British travel agency Thomas Cook in talks with UK government in fight to prevent collapse
British travel company Thomas Cook is in talks with government officials and potential investors about a last-minute rescue deal to fend off potential bankruptcy.
The world's oldest travel company was fighting for its survival over the weekend after lenders threatened to pull the plug on a rescue deal that has been months in the making.
Hurt by high levels of debt, online competition and geopolitical uncertainty, Thomas Cook needs to find another £200 million (€226 million) on top of a £900 million (€1 billion) package it had already agreed, to see it through the winter months when it needs to pay hotels for their summer services.
The company will hold a board meeting on Saturday and Sunday to evaluate its position.
If Thomas Cook fails to find the funds it requires, it could be put into administration — a form of creditor protection that often precedes bankruptcy.
That would spark the largest peacetime repatriation in British history with some 160,000 Britons currently enjoying Thomas Cook holidays in destinations including California, the Caribbean and the Greek island of Corfu.
In total, some 600,000 holidaymakers from markets including Germany and Scandinavia could be stranded. The company's social media channels are full of anxious customers asking if their vacations will be cancelled or if they will be able to get back home.
The company is telling them that is doing everything to avoid the collapse.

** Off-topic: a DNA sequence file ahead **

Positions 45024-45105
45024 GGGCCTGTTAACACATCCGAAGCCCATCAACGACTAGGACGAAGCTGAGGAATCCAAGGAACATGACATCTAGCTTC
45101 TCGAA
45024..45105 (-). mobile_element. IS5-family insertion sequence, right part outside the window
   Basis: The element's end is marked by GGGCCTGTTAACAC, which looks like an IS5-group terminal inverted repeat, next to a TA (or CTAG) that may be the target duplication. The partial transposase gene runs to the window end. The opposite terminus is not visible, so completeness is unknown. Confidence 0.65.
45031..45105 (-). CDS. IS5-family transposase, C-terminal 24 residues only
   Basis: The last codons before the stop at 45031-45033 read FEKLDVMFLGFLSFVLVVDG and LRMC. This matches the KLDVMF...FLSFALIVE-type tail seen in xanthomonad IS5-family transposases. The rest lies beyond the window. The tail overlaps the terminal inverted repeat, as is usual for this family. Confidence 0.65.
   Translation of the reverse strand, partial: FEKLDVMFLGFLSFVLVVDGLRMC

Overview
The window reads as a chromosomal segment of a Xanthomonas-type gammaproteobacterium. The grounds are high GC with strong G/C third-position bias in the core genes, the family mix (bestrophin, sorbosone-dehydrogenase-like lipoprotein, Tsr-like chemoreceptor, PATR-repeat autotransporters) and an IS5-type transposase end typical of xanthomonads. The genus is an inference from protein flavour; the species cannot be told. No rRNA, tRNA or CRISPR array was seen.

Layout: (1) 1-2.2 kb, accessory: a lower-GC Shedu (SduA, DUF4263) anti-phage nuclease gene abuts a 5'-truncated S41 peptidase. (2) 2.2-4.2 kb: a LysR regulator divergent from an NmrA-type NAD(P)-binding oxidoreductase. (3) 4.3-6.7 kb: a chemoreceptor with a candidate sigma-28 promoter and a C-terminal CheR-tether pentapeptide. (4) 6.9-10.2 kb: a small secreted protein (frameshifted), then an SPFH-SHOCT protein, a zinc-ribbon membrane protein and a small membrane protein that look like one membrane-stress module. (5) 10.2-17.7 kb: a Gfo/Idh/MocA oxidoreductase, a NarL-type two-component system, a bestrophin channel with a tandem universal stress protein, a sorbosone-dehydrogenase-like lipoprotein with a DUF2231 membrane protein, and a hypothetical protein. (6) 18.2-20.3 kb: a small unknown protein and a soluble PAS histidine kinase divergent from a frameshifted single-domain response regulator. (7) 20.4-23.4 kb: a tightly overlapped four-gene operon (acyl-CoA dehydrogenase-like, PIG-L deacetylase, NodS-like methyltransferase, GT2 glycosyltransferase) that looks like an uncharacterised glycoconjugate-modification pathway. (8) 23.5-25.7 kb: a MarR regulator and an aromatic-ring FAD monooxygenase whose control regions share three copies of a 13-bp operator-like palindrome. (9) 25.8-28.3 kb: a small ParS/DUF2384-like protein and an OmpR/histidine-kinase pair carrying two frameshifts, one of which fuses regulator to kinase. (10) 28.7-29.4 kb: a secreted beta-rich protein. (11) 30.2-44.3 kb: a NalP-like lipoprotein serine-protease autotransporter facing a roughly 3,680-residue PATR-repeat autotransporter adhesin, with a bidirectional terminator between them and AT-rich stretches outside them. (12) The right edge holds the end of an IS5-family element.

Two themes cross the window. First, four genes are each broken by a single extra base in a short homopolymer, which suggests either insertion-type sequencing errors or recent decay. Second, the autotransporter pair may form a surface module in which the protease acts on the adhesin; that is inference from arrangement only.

In the UK, the government is setting up a plan in case they need to step in and repatriate the holidaymakers.
Thomas Cook has 21,000 employees worldwide, operates in 16 countries, and serves an estimated 22 million customers a year.
The Transport Salaried Staffs Association, which represents Thomas Cook staff, appealed to the government to step in with "real financial support".
Manuel Cortes, the group's general secretary, wrote to the government calling on it to "act if required and save this iconic cornerstone of the British high street and the thousands of jobs that go with it."
He wrote: "Thomas Cook can be a highly successful business and must be given every opportunity to flourish. I urge you to stand ready to assist Thomas Cook with real financial support.
"The company must be rescued no matter what. No British government in its right mind would countenance the loss of so many jobs and the prospect of just one major travel operator – TUI – controlling the mass market."
Although it raked in more than €10 billion in annual sales last year it has revealed a loss of around €1.6 billion for the first half of this year.
The bankruptcy of the company could affect big holidays markets like Spain, Greece, and Turkey, its shareholders, lending banks, and the landlords of all its stores.
Thomas Cook shares have tumbled almost 20% on the London Stock Exchange.
The British Airlines Pilots Association called on the government to intervene.
The Department for Transport and the company both declined to comment to Reuters.